Following the devastating Sichuan earthquake in May, in China a government-appointed panel has blame poor construction for the collapse of hundreds of schools. The 8-magnitude quake killed more than 80 000 people, including thousands of pupils, crushed when their classrooms crumbled.
Low building standards may have cost the lives of the children, suggested the panel of experts on Thursday.
Poor quality materials and inadequate support for large classrooms were likely reasons that led to more than 1,000 schools to collapse in the quake, said Ma Zongjin, chairman of the committee.
“In recent years, a lot of school buildings have been built in China and in this process of rapid development, some problems may exist”, said Mr Ma, a geologist, in Beijing.
“The structure of the school buildings may not be reasonable enough and the related construction materials may not be strong enough.”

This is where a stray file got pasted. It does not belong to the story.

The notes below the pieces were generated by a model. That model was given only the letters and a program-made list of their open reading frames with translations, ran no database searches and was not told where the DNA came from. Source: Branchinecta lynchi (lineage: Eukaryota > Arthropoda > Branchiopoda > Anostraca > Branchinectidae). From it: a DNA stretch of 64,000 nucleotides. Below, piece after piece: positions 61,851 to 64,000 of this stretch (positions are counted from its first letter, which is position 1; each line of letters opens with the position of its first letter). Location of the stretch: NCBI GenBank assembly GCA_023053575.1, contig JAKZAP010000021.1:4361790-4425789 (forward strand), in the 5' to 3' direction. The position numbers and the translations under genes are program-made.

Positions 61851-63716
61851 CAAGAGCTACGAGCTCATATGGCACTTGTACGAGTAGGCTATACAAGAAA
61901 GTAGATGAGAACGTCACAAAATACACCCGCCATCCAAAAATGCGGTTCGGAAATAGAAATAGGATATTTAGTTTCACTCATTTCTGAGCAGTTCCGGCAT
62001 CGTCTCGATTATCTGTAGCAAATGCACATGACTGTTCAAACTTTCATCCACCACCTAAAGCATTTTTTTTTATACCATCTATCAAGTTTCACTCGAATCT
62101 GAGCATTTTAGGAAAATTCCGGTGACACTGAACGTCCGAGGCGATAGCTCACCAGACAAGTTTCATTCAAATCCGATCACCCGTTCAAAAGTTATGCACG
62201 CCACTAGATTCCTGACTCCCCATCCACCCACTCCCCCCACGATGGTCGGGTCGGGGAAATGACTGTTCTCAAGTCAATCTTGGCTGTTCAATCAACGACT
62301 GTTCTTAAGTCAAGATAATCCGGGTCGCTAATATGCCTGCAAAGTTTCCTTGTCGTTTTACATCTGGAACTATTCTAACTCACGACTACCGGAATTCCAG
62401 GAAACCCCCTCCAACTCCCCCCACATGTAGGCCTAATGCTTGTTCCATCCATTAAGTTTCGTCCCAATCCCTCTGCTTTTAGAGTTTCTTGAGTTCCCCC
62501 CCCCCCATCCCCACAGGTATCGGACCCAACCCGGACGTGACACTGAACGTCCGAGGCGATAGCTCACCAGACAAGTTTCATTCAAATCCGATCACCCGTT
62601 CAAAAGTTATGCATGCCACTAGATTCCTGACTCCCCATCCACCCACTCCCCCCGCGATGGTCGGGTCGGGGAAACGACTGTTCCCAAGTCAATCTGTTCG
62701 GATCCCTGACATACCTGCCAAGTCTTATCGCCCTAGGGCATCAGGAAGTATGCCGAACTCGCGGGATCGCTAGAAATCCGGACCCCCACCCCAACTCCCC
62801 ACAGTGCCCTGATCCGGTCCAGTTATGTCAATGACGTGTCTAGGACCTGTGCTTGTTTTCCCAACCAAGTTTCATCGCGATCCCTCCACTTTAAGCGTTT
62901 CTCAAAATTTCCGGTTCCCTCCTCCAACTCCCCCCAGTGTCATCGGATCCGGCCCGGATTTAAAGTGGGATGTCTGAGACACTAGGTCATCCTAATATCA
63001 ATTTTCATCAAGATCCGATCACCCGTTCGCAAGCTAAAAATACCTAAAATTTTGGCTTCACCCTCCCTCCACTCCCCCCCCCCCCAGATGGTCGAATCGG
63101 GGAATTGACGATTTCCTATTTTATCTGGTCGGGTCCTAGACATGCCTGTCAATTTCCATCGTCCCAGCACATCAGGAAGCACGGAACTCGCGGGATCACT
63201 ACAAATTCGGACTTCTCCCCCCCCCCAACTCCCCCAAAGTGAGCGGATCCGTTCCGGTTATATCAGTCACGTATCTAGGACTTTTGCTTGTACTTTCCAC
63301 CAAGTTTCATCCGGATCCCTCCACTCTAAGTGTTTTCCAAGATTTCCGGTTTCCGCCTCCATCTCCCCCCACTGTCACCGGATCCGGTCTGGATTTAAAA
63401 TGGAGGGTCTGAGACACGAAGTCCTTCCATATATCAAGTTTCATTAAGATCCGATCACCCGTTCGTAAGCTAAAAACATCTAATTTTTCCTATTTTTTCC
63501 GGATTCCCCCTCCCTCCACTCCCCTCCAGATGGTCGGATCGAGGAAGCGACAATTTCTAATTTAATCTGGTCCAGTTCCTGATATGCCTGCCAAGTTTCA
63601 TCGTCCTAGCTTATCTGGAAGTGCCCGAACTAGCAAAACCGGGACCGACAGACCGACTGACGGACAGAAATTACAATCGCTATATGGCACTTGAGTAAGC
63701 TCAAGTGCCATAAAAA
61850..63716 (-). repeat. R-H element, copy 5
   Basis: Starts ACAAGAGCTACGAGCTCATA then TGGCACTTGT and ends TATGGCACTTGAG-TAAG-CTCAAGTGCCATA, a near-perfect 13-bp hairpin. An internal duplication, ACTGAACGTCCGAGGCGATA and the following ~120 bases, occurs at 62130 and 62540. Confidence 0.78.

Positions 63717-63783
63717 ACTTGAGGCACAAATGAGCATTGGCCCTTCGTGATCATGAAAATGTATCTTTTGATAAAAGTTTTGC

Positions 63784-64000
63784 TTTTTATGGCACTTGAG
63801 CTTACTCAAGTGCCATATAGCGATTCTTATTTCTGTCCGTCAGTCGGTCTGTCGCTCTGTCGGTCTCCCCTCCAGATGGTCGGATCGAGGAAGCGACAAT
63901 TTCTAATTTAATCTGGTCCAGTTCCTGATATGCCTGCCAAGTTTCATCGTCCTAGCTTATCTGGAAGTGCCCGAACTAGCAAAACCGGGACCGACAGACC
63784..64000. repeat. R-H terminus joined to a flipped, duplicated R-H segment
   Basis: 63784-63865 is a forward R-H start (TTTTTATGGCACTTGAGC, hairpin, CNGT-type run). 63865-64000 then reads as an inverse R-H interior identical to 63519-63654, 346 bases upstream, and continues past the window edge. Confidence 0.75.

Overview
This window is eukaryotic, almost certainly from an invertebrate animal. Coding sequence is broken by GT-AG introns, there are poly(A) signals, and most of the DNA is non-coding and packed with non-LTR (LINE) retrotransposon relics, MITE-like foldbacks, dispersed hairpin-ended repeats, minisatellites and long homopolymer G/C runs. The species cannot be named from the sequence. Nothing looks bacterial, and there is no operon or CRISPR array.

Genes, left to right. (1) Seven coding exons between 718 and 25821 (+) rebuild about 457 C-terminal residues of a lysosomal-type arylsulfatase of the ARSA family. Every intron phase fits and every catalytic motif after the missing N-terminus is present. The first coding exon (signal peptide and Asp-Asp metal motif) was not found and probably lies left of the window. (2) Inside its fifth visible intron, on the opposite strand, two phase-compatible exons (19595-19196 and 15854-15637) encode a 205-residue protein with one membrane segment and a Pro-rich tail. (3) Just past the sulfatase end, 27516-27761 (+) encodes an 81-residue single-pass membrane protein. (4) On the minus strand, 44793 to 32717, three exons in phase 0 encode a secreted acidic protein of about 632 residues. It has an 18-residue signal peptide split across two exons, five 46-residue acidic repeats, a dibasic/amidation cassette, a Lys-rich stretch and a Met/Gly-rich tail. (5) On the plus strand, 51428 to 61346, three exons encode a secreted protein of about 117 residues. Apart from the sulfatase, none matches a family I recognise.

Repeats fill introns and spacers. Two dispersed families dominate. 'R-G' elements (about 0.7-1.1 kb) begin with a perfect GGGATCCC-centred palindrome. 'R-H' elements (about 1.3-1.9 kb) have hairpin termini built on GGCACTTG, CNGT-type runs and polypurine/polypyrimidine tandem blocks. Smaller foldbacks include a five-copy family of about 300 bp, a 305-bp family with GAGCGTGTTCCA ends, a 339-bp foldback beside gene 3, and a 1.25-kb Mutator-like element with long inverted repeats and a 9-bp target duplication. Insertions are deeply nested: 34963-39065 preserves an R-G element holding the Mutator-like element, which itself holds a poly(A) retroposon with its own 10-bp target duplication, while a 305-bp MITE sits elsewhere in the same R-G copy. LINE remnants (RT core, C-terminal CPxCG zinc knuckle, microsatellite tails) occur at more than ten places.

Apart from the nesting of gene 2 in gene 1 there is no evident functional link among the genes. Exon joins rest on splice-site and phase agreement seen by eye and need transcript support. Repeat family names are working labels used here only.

The lack of reinforcement in large classrooms supported by columns that could withstand major earthquakes was a key problem, added Mr Ma.
Safe schools’ commitment
Questions concerning the quality of construction and compliance to building codes have also been raised by the 30 engineers and building experts who have been assigned to the disaster zone.
Although strict punishment has been vowed by the government, along with the probe, for bad constructions, no attempt has been made to hold anyone publicly accountable yet.
But with parents of dead children staging protests demanding investigations into why schools gave way when other buildings remained standing, the issue has become politically sensitive for the Chinese government.
As schools were the only buildings to fully collapse in many areas, experts say that a lack of government commitment to safe schools was China’s problem, as it is in many other parts of the world.
Despite saying that about 7 000 classrooms were destroyed, so far China has not released a tally of how many schoolchildren died in the quake, which was the country’s worst disaster in 30 years.